I already tasked my buddy Dom Forke last August with writing 12 or so unbelievable thoughts he thought on the new Carly Rae Jepsen album.  Five months later Emotion still holds up, especially Making the Most of the Night, LA Hallucinations, Run Away With Me, and, well, the rest I suppose, because there’s hardly any variation in it at all.  Sky Ferreira’s album and Ghost EP are ten times better, but at least this doesn’t bore me.


Alabama Shakes, Sound and Color –

Sound and Color isn’t consistently great, but when it is, it soars.  More musically eclectic than their debut album, this sophomore effort is based half on mesmerizing guitar riffs and half on lead singer Britanny Howard’s indescribably raw, transfixing voice.  The presence of the former always works to the album’s betterment, complementing Howard’s vocal intensity and making for a much more entertaining, replayable sound.  Consequently I think the album loses steam in the last four tracks when it foregoes its rock-and-roll edge, but if you’re drawn more to more soulful, vocally driven than instrumental music, you’ll probably enjoy Sound and Color throughout.  One can’t deny the singularity of Howard’s singing style: now masculine and harsh, then delicate and soothing, always raspy and impassioned.  Don’t Wanna Fight, Future People, and Guess Who would all be instant hits from their distorted guitar lines alone, but the entrance of the vocals takes them from merely good to hypnotizing.  I don’t feel I have the musical acumen to give a very useful or scientific explanation of the Alabama Shakes’ innovation, so you should just go and listen for yourself if you want something unique as well as catchy (at least most of the time).  I can neither create nor define what I understand to be good music, but I know it when I hear it, and the Alabama Shakes are it.


Fast-travel to other parts:

Monday, December 28, 2015

2015 In Review: The Problematic Influence of Kendrick Lamar

This being the second part of a year-end recap of the best and worst music that 2015 imparted to us.  As always, links to other sections are appended at the bottom.

This should come as no surprise, but the #1 album of the year is Kendrick Lamar’s To Pimp A Butterfly.


Psycheth!  Every clickbait internet writer worth his salt knows you have to start from the bottom of the list and count up it, not down.  And why would I tie it up with an album as lame as To Pimp a Butterfly?

I’m just kidding again.  To Pimp a Butterfly isn’t completely lame as an album; only 12 of its 16 songs/interludes/interviews with a dead guy are lame.  The other four (King Kunta, These Walls, Blacker the Berry, and i) are perfectly listenable and sometimes even entertaining.  That’s approximately 18.5 minutes out of an exhausting 79.  So why have no fewer than 11 magazines or websites dubbed it the best album of a year that’s witnessed many impressive albums?  Who do these critics think they’re fooling, and what is it about mediocrity they find so alluring?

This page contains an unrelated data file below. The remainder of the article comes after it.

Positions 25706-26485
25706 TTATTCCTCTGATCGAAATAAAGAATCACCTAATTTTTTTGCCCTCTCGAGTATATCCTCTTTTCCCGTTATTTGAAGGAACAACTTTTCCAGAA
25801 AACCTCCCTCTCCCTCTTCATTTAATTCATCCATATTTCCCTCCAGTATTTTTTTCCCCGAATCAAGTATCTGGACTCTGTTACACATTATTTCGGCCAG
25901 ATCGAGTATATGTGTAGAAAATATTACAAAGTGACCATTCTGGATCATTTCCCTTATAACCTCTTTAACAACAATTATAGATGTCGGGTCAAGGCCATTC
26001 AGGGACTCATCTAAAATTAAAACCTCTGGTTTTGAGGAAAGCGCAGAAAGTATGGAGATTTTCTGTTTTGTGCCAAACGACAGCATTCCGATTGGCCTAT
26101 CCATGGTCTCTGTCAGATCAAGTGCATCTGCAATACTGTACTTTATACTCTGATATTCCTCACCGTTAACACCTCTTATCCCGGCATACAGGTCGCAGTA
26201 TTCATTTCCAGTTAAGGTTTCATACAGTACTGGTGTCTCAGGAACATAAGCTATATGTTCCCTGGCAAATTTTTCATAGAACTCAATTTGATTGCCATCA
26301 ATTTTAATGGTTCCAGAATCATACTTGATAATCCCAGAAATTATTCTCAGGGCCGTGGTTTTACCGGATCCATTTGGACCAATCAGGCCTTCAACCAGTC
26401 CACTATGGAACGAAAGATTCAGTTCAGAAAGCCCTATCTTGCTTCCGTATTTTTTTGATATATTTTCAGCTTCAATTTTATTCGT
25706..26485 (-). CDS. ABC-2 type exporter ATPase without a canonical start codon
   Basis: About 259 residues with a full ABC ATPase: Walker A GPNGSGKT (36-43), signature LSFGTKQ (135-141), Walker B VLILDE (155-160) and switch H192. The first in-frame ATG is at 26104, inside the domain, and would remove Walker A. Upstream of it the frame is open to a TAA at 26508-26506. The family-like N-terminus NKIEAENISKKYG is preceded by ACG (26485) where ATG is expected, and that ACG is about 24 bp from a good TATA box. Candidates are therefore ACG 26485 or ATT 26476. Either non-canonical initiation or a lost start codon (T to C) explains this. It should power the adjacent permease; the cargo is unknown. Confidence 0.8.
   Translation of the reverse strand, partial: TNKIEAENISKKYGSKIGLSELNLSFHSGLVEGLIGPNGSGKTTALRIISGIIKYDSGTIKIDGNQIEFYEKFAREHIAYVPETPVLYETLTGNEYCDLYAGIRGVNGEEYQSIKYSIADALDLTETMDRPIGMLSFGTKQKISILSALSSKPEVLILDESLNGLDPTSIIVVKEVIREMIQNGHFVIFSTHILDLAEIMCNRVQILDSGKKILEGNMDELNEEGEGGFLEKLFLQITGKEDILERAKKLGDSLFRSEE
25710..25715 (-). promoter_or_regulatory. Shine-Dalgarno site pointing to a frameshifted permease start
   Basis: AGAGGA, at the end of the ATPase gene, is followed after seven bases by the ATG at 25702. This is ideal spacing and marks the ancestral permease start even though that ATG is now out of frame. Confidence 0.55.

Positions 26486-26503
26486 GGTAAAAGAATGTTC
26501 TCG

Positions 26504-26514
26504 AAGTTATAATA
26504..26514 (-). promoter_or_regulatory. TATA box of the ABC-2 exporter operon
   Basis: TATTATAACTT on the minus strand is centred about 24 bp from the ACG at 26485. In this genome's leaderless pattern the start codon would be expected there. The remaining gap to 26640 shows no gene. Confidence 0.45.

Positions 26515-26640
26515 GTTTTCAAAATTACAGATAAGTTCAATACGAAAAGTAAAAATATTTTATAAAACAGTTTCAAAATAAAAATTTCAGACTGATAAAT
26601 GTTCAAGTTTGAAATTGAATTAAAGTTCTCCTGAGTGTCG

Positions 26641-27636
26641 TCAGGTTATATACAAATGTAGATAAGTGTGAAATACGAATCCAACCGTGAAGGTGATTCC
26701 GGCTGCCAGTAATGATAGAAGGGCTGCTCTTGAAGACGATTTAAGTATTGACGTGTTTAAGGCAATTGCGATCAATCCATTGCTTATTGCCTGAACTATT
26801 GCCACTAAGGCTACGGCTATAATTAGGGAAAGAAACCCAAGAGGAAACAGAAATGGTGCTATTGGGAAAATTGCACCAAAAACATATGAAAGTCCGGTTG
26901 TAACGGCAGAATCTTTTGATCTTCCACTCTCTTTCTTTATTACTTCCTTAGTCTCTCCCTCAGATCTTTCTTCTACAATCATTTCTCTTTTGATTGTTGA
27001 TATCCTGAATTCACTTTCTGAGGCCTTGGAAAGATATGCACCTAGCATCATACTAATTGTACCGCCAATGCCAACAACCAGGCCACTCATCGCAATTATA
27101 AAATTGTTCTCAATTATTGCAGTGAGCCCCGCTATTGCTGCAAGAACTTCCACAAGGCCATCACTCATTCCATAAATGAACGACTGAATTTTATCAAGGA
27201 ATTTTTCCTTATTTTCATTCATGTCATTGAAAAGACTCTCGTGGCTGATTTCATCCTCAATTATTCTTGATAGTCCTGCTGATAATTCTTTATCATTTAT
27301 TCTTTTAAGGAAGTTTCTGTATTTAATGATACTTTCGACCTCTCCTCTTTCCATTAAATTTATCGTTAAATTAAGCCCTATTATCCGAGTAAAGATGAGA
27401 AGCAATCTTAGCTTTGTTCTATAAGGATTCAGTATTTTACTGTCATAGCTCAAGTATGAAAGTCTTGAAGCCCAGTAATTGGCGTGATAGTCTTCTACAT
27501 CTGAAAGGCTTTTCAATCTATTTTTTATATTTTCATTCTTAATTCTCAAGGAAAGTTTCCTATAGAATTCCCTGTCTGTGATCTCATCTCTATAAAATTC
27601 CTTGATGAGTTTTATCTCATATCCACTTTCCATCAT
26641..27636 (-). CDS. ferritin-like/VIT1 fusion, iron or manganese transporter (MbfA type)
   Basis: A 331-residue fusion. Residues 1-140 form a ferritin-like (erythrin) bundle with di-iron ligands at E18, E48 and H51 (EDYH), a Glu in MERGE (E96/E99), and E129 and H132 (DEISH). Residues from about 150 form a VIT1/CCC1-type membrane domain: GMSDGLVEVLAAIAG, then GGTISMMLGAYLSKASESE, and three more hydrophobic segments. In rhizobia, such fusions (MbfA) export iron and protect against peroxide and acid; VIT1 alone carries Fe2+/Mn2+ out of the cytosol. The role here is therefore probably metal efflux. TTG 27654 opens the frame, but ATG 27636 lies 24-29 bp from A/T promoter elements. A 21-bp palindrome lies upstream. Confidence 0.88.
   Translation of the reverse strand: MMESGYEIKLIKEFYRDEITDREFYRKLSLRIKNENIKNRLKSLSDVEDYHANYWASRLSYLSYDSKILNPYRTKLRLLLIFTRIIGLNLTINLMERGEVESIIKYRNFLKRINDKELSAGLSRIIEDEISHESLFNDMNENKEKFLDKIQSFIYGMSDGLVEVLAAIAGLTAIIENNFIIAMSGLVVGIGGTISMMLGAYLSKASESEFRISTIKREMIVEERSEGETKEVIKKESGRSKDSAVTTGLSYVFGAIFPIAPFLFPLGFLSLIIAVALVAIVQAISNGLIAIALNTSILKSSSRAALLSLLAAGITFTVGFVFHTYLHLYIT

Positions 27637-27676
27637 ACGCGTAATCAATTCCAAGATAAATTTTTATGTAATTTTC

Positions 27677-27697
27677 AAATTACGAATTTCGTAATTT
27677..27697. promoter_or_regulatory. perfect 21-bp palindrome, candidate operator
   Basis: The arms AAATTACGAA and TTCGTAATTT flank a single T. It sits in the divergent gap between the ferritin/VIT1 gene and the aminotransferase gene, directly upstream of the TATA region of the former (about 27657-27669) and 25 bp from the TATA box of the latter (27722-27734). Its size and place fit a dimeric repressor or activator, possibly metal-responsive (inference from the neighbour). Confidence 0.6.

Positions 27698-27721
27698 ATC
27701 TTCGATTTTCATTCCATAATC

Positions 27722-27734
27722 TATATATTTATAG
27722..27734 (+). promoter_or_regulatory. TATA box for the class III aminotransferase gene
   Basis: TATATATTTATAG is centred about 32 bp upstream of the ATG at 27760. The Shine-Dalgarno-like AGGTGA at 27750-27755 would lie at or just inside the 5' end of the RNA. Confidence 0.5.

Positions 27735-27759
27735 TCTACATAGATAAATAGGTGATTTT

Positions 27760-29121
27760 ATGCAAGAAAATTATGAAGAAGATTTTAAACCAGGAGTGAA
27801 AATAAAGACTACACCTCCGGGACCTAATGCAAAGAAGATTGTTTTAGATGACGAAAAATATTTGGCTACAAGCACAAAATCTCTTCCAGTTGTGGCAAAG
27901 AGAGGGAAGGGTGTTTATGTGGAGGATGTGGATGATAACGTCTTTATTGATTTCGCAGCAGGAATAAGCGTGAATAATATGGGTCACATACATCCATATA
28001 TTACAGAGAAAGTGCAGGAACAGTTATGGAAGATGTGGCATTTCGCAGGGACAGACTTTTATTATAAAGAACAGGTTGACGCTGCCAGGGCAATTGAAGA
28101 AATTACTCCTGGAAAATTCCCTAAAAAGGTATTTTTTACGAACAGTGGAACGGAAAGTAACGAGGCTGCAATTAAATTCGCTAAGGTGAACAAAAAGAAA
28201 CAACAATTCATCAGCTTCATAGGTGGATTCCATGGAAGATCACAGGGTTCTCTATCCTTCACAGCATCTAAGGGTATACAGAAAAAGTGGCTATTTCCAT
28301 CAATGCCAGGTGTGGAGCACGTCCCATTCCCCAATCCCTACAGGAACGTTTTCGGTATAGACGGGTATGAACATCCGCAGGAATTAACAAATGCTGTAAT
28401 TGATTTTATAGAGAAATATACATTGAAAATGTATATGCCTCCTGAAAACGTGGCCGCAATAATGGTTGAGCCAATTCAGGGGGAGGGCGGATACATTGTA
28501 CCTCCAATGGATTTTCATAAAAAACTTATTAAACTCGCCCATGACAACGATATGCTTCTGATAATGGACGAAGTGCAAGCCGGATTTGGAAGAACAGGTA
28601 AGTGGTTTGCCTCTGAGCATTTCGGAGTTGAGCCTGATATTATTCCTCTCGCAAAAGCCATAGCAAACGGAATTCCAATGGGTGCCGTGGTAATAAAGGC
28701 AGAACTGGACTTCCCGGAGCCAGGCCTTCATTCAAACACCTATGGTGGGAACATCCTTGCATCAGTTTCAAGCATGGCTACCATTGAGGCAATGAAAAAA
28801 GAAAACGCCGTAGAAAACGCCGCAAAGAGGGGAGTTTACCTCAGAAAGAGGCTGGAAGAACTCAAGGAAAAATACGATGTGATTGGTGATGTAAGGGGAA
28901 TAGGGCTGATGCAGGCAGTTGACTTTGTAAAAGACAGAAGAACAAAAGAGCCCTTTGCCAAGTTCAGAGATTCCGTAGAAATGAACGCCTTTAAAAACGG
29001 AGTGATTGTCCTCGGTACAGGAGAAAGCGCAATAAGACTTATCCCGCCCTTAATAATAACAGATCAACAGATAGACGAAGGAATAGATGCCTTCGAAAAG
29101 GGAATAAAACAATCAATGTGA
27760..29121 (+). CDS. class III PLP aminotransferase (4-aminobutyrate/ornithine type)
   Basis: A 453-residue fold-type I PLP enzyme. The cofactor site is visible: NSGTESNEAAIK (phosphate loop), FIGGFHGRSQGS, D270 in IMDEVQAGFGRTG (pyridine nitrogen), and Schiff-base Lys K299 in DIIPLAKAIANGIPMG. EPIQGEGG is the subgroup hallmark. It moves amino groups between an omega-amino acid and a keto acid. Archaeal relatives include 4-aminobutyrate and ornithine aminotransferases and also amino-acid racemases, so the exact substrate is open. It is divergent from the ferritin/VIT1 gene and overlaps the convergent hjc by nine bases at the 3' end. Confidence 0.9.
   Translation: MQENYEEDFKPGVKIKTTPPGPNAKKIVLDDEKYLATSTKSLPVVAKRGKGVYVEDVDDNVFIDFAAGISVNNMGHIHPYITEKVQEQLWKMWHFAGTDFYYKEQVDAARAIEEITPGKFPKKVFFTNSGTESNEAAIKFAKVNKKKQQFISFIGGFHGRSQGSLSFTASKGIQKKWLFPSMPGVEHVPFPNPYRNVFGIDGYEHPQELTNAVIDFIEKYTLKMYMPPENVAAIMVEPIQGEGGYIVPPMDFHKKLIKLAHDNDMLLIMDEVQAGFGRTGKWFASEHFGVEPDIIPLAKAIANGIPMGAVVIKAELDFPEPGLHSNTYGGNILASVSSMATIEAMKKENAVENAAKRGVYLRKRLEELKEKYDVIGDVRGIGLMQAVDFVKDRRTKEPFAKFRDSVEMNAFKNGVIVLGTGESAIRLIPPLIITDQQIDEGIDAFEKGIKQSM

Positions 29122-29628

Just a few of Kendrick's tools.

If they’re simply looking to peddle safe, noncontroversial, and retweetable listicles to gullible Kendrick fanboys in college who can’t think for themselves and unquestioningly buy into the latest hip-hop craze so as to appear cool and up to speed, they’ve certainly succeeded in that.  Around eight months ago, Kendrick Lamar was basically the hottest musical act at Beatissima, second only to Taylor Swift.  I still remember the first time I listened through To Pimp A Butterfly in the lowermost den of a six-suite dormitory while playing a DC fighting game with two other residents of “The A Hole” who were also curious to know the object of all this media-generated buzz.  Around the passing of the fifth track, one of us gushingly remarked that this was the Blackest Album of All Time, a label Kendrick and his supporters would probably claim as a badge of honor.  Don’t take my word for it, though.  In Pitchfork’s yearly countdown of its best and/or most snob-appealing albums, “kris ex” proclaimed:
[To Pimp A Butterfly is] also Black as f***.  “Blackness” is a concept that remains fluid and intangible, but so solid that one can feel it when it’s present.  And it was all over Butterfly.  From the opening notes… to the closing—a fabricated conversation with Tupac Shakur—the album is packed with Blackness… Nowhere is Blackness more front and center than on the album’s second single, “The Blacker the Berry”.  It was the song that most clearly announced Kendrick's lack of f***s about the comfort of his white audience…
All of this Blackness is important.  Important because sometimes white people need to take a metaphorical seat—to sit down, shut up, and listen to conversations in which they are a cultural object, not the center.  This is not an easy task.  White people have been way too comfortable for way too long in this country, in this world.  Way too comfortable with the way they choose to see reality solely through their own gaze, way too comfortable with their sense of entitlement over the planet and its resources, way too comfortable with their appropriation of culture in ways large and small… But Kendrick was willing to discomfort the comfortable.  He took all of the acclaim he had received as a critical darling from his major label debut… and doubled down on his Blackness, not for the entertainment of white people, but in near-total disregard for their experience of his conversation… It’s an album by the greatest rapper of his generation… the voice of a moment in time.